With infant survival now sitting at around 99.5%, the attention of the health sector is inevitably focusing more on prolonging age at the far end of life.
The best advice might be to choose your parents well – about a quarter of the variability of lifespan is inherited – but new research into the biological basis of ageing and the lottery of cell division is well under way. Already, scientists are looking at ways to reduce the shortening of telomeres, the capping sequences at the end of chromosomes necessary for the replication of cells, to potentially reverse degenerative diseases.
But this constant push towards increasing longevity raises a bevy of social and economic issues. “We’ve already committed to increases in life expectancy,” says Blakely, “and no doubt the next 20 years will see a lowering of mortality rates. But the next question is how much we want to keep those increases going on.”
To get New Zealand back in the highest health rankings will require reducing social income inequality in health without losing high-income groups’ life expectancy; if the most deprived 20% of the population was only 15% worse off in health terms than the top 20%, New Zealand’s life expectancy would jump by two to three years.
To cope with increasing longevity, the age of retirement will need to rise if we want to keep super universal and tied to the average wage. New Zealand set 65 as the age of eligibility for the pension in 1898. Since then, life expectancy at birth has increased by about 25 years, while the number of extra years we can expect to live if we reach 65 has almost doubled.
Workforce expectations, too, must change to make better use of what older people can provide, says Blakely, “and models of living for all ages must adapt to a much smaller environmental footprint. Providing more food to more people has incurred substantial environmental costs.”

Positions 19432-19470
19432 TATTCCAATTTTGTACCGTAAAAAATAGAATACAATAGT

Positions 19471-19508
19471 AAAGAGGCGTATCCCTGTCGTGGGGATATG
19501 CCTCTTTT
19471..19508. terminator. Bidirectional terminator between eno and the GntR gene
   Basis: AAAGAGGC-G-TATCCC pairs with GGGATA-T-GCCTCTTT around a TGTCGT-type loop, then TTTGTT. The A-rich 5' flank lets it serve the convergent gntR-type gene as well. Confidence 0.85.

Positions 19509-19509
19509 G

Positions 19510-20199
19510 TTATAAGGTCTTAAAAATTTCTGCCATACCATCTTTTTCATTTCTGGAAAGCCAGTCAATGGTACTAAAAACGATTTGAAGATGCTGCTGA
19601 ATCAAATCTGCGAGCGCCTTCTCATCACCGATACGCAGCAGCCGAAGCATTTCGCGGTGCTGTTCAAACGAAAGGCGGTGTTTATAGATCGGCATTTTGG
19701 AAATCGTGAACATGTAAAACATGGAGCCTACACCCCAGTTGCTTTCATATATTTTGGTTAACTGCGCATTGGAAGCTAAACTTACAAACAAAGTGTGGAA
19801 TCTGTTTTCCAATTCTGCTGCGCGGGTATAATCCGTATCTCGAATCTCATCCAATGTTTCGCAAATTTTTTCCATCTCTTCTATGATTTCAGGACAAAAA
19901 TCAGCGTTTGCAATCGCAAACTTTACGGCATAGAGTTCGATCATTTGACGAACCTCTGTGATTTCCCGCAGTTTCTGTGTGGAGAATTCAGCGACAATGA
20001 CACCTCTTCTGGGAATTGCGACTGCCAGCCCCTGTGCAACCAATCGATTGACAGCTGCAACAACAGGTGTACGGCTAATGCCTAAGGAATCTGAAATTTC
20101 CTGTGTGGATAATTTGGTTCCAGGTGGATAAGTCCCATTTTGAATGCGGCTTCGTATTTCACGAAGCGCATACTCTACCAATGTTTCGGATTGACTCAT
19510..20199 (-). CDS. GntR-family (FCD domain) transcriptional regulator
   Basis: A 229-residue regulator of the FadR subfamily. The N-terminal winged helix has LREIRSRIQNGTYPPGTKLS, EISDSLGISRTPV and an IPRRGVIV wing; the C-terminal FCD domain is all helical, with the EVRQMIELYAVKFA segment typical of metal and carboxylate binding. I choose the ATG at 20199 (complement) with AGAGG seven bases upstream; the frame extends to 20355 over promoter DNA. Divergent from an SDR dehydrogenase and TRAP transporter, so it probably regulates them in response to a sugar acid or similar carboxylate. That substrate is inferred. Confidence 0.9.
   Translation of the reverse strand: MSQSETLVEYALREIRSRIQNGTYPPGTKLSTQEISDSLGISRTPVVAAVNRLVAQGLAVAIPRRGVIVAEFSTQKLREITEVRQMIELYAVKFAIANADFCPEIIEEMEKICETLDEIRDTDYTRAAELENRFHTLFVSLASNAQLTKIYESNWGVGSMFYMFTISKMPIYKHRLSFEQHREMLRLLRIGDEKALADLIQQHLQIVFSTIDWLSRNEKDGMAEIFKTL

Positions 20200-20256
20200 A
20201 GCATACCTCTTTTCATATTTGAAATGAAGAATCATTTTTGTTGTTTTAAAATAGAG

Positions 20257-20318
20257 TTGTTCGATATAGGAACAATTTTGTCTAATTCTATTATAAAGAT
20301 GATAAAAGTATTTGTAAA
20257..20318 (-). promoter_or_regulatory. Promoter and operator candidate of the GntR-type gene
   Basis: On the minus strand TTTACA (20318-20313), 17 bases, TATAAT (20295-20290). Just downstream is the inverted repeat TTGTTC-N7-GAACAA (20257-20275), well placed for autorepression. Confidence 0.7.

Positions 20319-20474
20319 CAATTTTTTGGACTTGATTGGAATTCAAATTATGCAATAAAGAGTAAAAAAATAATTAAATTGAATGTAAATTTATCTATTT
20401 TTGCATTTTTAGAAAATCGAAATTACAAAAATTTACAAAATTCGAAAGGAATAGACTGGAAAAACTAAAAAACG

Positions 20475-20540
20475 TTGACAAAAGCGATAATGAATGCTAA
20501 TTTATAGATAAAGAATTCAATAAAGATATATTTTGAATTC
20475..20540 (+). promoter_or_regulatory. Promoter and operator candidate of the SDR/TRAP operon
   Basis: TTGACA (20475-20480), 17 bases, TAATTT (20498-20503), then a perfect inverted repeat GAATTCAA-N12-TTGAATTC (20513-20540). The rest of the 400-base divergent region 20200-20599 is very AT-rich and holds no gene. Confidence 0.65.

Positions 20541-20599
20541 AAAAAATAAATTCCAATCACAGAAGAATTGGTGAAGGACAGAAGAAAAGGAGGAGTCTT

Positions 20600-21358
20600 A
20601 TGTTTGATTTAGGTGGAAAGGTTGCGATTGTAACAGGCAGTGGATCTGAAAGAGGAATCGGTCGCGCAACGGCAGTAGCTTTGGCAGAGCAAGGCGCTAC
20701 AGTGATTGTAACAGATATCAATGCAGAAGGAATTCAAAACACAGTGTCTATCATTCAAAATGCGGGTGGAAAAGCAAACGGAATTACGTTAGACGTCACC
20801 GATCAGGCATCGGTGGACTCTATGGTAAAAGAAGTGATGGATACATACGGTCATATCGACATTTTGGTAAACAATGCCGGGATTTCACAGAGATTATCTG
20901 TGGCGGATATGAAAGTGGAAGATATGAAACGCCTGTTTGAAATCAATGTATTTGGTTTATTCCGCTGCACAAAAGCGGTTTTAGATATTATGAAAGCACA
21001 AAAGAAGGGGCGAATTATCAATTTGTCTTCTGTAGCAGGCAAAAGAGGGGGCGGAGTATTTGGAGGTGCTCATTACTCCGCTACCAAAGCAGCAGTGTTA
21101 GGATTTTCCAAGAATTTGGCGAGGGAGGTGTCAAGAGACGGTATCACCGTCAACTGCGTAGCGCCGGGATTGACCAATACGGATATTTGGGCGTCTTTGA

Climate change and environmental change will present challenges to an increasing, and increasingly aged, population. The world population, currently more than seven billion, is likely to grow half as much again within the next 100 years. A global temperature hike of 4°C will threaten agriculture, reduce global labour productivity and increase extreme weather events.
“If temperatures go up as much as predicted, that will have a major impact on food systems around the world,” says Woodward. “And given the growing population and the ageing of that population, there will be limits as to how well you can feed the world population.”
TRIATHLONS, NOT SLIPPERS
But growing life expectancy is not necessarily a recipe for growing dependency or debilitating age-related disability. Already, as a result of earlier recognition of illness and treatment, years lived in good health are rising more rapidly than years lived with disability. In more scientific terms, as we live longer we’re seeing a “compression of morbidity”. In the US, for example, men aged 50-74 in the 1930s were twice as likely to have difficulty walking and impaired vision than they are now.
As a population, we’re also determinedly not ageing.
“People no longer see their retirement as a period when you sit down, put your slippers on and watch TV,” says Woodward. “Now, it’s an opportunity to make a dent in your triathlon time. Men and women are running marathons and cycling around Lake Taupo into their seventies and eighties. We’re changing our notion of what constitutes ageing. If we’re prepared to relook at the contributions that older people can make, we’ll see [ageing] as a resource for society. That is a very exciting prospect for New Zealand.”